Tom Helper became Director of Litigation at Lawyers for Equal Justice in January 2019. He graduated from Case Western Reserve University in 1988, Order of the Coif, and served as an editor on the law review. Prior to law school he worked for three years as a canvasser and canvass director for the Ohio Public Interest Campaign and the Missouri Coalition for the Environment.
Tom came to Hawaiʻi in 1990 to work as Chief of Staff for State Representative Cynthia Thielen. He then began a 27-year career in the Civil Division of the Office of the United States Attorney for the District of Hawaiʻi, defending federal agencies in a broad variety of cases, particularly tort and employment discrimination cases. He was lead counsel in two dozen federal court trials. He became Chief of the Civil Division in 2013, supervising 10 attorneys and staff. He took early retirement in late 2018 because he felt he could no longer effectively represent the United States under the current administration.
Stephanie is our newest community legal advocate VISTA who will work specifically with LEJ over the next year. She will focus on our COVID-19 inmate release report and COVID-19 education and distance-learning disparities.
Beth Giesting is the Director of Hawai‘i Appleseed’s new Hawai‘i Budget & Policy Center. She has a noteworthy background in health care delivery and policy, especially for underserved and low-income communities in Hawai‘i. She was most recently employed in the Governor’s Office to head up health care transformation efforts, focusing on behavioral health innovations. She was previously the CEO of the Hawai‘i Primary Care Association and Executive Director at Kalihi-Palama Health Center. Awareness of the fundamental connections between socio-economic conditions and health status led to her passionate interest in economic equity and opportunity and, hence, to her new role at HBPC.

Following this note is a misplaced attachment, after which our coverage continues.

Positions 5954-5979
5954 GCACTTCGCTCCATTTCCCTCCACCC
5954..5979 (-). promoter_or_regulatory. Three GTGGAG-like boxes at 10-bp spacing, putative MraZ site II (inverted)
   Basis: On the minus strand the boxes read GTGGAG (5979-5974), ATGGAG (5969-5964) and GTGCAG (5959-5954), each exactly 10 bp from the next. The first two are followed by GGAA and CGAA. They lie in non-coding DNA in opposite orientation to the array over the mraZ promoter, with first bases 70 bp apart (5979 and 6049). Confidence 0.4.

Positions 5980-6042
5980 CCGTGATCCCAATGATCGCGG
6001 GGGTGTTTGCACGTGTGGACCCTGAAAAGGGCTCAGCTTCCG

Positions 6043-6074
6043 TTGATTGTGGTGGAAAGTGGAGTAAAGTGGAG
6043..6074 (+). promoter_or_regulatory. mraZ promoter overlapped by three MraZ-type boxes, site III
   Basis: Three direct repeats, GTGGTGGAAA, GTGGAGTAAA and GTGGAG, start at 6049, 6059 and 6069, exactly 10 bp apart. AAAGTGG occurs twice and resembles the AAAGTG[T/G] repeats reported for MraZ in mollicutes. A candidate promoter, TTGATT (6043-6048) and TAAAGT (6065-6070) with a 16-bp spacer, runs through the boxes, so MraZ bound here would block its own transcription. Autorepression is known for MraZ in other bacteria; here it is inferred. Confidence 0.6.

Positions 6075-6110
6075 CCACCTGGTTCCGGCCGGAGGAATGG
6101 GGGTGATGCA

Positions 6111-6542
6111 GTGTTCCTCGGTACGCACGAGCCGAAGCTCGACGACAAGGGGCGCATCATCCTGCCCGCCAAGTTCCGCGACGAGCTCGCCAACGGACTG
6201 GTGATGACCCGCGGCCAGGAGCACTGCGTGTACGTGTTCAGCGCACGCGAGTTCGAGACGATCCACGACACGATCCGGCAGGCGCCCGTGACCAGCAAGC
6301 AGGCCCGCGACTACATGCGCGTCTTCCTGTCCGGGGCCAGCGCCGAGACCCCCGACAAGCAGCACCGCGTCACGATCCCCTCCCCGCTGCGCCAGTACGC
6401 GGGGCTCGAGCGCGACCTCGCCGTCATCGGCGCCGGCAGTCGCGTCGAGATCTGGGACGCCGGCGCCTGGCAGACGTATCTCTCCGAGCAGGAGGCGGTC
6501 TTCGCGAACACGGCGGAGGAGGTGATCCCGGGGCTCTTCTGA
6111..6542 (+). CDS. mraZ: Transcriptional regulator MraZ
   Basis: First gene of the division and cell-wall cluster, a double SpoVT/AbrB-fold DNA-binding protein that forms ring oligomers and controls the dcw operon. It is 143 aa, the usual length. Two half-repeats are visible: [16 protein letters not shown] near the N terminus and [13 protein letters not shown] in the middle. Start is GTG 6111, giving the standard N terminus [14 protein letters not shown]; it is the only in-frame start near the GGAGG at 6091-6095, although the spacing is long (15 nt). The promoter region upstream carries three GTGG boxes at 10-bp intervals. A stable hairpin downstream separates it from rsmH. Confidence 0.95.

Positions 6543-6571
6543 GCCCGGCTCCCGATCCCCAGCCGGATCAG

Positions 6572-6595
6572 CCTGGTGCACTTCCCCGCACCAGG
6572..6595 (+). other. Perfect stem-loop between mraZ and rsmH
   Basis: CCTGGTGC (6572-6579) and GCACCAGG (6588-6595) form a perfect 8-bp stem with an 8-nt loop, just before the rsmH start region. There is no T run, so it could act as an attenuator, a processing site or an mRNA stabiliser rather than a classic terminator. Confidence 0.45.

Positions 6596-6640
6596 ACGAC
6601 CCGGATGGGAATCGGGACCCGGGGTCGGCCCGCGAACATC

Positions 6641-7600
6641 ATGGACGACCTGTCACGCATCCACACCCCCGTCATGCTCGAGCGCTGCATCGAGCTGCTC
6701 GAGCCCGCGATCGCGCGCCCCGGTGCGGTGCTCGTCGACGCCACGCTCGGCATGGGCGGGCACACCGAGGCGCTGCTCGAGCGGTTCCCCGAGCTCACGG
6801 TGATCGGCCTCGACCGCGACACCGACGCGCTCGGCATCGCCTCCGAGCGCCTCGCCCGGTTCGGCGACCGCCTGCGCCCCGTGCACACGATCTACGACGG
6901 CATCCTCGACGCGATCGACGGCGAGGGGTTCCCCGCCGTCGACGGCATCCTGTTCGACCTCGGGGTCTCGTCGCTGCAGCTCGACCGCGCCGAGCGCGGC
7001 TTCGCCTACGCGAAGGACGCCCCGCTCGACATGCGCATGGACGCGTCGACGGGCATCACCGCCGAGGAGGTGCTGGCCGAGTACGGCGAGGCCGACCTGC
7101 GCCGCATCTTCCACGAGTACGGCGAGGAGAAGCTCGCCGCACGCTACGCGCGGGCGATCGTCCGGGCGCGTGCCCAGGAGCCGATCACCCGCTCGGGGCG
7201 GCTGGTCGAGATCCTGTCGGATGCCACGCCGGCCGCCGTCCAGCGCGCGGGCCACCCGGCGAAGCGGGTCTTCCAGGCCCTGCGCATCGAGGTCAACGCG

Kenna has a strong interest in how Hawaiʻi can best pay for public goods in an equitable and efficient way. She completed a Masterʻs in Public Affairs from UC Berkeley and wrote her thesis on how to support affordable housing in Hawaii through public infrastructure financing. Since graduating she has worked for the Public Policy Center at UH Mānoa on Transit Oriented Development and as a bills researcher for the Hawaii Senate Committee on Ways and Means. As a researcher she enjoys making complicated financial topics accessible and relatable so that decision makers and the public can push for a more equitable society.
Devin Thomas is particularly interested in researching how the dire housing crisis in Hawaiʻi can be alleviated, and this focus informs his work with the Hawaiʻi Budget and Policy Center. Devin obtained his master’s degree in International Relations at the University of Edinburgh, where he wrote his dissertation on the motivations of the United States in regard to its interactions with Venezuela. Having grown up in Hawaiʻi, Devin is ardently committed to giving back to the local community by researching and promoting policies that combat economic and racial injustices.
Steven is Appleseed’s newest housing and budget VISTA, where he will work with HBPC on the ALOHA Homes research study. He will lead the research of affordable housing models and gather feedback for proposed housing solutions.
Christy MacPherson is the first director of health and human services advocacy organization PHOCUSED (Protecting Hawaiʻi’s ʻOhana, Children, Under-Served, Elderly, and Disabled) since it became a project of Hawaiʻi Appleseed in 2019. She is a community organizer, licensed clinical social worker and field instructor for the University of Hawaiʻi Myron B. Thompson School of Social Work.
Christy is the former executive director of Faith Action for Community Equity, a grassroots, interfaith social justice organization, and was program manager for Family Promise of Hawaiʻi, which serves homeless families with children. Her other social work experiences deal primarily with the areas of substance abuse and mental health. She received her education from McKinley High School, Pacific University in Oregon and the University of Hawaiʻi.